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"Highly recommended for SF and/or alternative history fans and a real bargain."

The full review is here:

None of Our Yesterdays is available to purchase on and (and the Eurozone Amazons)

vaughan_stanger: (Default)
I'll admit to conducting the occasional vanity search, if only to pick up a new review of one of my published stories. But sometimes what turns up is a very old review that hasn't been posted on-line before. I found this one today while counting down the minutes before finishing work for the year:

"Issue 189 (May/June) had another fine tale from Dominic Green, "The Rule of Terror", and the bizarre "The Waters of Meribah" by Tony Ballantyne. My favourite, though, was a little love story. In "A Walk in the Woods", by Vaughan Stanger, we meet a forest that's connected to the Internet, the technicians who look after it and a woman who's allergic to the world. It's all very understated, but a beautiful story."

The review was written (I think!) by Paul Evans as part of his year's summation of Interzone (2003). It appeared in Issue 41 of To Win Just Once, a gaming magazine, published in February 2004.

I must admit to being chuffed to bits with that review, partly because of the other names mentioned, but also because it is one of the stories I'd keep if I were only allowed three of my own.

If you'd like to read the story for yourself, it is available for purchase at AnthologyBuilder, e.g.

Merry Christmas!
vaughan_stanger: (Default)

I feel mightily relieved that this reviewer "got it"!

It's also good to see that my favourite stories from Hub #2 received good reviews, particularly 'Talent Search' by fellow LJer Sarah Edwards ([ profile] snickelish ) and the Jetse de Vries story, 'Transcendence Express'.

It's a shame that Hub couldn't continue in print form after issue 2, but the new, weekly and free electronic version is well worth your time.

vaughan_stanger: (Default)
I suspect that reviews matter to me more than they should, but for a short fiction writer reviews are pretty much all the feedback one ever gets, outside of the writers's group and a few friends on-line or in beer-world.

Like most writers, my stories receive good and bad reviews. I have no problem with that. After all, reviews are just opinions placed in the public domain. Frankly, I'd be astonished if my mostly rather small-scale and character-led pieces attracted universal acclaim. All I can hope is that they don't attract universal opprobrium.

I do get some curious reviews, though. Velcro City's review of my story TLP, which was published in Hub #2, is a case in point. To read it, go to The reviewer seems to think I'm trying to foist a belief in Christianity upon unwary SF fans. Anyone who knows me well would LoL at that suggestion. Granted, I'm fascinated by faith and belief -- that's why I wrote the story -- and like many an ageing agnostic I ponder Pascal's Wager from time to time, but surely if I wanted to proselytise I'd have picked somewhere more accessible than Hub, which I'd guess has fewer than a thousand readers. It also perplexes me that any reviewer should think that a story's narrator is necessarily serving as a mouthpiece for the author's beliefs. As a writer, one has to learn how to get inside the head of a character who *doesn't* echo ones's own beliefs.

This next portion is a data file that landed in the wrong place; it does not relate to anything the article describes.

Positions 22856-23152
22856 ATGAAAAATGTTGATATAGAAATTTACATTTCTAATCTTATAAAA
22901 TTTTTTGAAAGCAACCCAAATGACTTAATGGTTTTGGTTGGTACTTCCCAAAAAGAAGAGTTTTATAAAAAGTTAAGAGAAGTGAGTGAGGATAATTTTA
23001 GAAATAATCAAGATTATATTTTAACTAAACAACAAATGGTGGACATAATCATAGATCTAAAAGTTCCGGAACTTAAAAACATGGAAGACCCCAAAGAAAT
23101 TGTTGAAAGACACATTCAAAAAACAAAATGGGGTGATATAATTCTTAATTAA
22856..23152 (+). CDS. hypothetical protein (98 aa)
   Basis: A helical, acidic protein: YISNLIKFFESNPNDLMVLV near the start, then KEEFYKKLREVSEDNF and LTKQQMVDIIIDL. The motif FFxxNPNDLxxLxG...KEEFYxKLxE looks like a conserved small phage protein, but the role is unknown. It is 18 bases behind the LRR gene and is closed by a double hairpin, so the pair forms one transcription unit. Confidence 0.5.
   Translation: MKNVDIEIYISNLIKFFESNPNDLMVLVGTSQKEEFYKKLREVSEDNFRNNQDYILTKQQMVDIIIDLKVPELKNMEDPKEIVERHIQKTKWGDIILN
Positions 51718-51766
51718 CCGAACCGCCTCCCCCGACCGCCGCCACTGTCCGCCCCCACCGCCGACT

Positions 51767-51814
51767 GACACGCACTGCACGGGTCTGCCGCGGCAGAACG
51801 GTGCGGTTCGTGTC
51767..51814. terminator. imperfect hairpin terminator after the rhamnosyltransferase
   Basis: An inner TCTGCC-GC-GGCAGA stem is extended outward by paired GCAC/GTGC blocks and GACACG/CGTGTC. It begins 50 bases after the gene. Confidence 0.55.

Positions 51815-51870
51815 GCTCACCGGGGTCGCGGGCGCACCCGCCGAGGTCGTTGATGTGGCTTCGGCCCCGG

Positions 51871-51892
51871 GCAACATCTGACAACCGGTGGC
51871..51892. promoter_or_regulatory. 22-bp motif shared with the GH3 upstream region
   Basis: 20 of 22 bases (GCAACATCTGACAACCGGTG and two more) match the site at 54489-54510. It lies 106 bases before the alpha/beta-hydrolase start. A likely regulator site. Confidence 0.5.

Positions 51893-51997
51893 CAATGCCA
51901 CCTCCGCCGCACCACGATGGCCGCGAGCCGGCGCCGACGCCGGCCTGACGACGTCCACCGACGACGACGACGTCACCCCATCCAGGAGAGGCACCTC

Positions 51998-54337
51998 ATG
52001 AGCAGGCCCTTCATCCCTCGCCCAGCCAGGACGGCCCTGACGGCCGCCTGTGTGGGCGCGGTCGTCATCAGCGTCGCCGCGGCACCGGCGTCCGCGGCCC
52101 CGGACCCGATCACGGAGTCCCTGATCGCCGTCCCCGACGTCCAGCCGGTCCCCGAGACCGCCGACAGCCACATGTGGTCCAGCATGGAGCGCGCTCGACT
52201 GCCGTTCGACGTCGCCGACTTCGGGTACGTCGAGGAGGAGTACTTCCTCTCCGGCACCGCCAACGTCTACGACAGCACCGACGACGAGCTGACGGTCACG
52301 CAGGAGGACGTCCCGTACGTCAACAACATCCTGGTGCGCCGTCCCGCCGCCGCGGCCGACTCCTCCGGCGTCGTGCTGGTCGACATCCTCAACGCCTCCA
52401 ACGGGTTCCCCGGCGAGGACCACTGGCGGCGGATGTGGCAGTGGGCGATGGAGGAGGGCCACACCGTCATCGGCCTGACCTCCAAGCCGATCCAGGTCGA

Then there are the reviews that make you stop and think.

I can't link to the review, as the comments were made in print by Niall Harrison, who is editor of the BSFA's Vector critical magazine (#251). During the course of a long piece about the current crop of British SF magazines, he mentioned Touching Distance, which was published in Postscripts #7. He described it as a middling story by a midlist writer. By middling he meant competently done, readable, worth fifteen minutes of his time, but ultimately a bit old-hat and underwhelming. The editor of Postscripts clearly didn't agree and nor do I, but fair enough, it's a sustainable opinion. A story published eight years after the first draft was written may have gone stale for reasons that the author can do nothing about. But what really interested me was Niall's use of the term "midlist". What does that mean when applied to a short fiction writer? I wondered whether he meant "unambitious". A query settled my concerns on that score; no, he simply meant writers whose work he encountered from time to time, but who evidently received no great acclaim. Such writers aren't nominated for awards and don't see their work in the best-of-year anthologies. Okay, he's got me bang to rights there. But that did set me thinking about how I measure my progress and what my goals really are. If ten years ago you had told me that I'd see a handful of stories published in respectable magazines, I'd have been delighted. But now? Is more of the same enough? No, I don't think so. But what would "enough" look like? That's an interesting thought, because there are a *lot* of competent writers "out there" so there's potentially an awfully big midlist to break out of. And most of us have too little writing time and find difficulty (or worse) trying to break into the major markets. But it can be done. The irony is that Niall also tagged Ian Creasey with the same description. Guess what? During the last couple of years Ian has seen four stories in Asimov's, one of which has just been selected for Hartwell's Best-of 2006. Well done Ian! Maybe there's hope for the midlist after all.

So, it's time to get back to my novel outline. Nothing small-scale or unambitious there, mark my word. Interestingly, it builds on one of my published stories. Now, if only I could work in some old-time religion...


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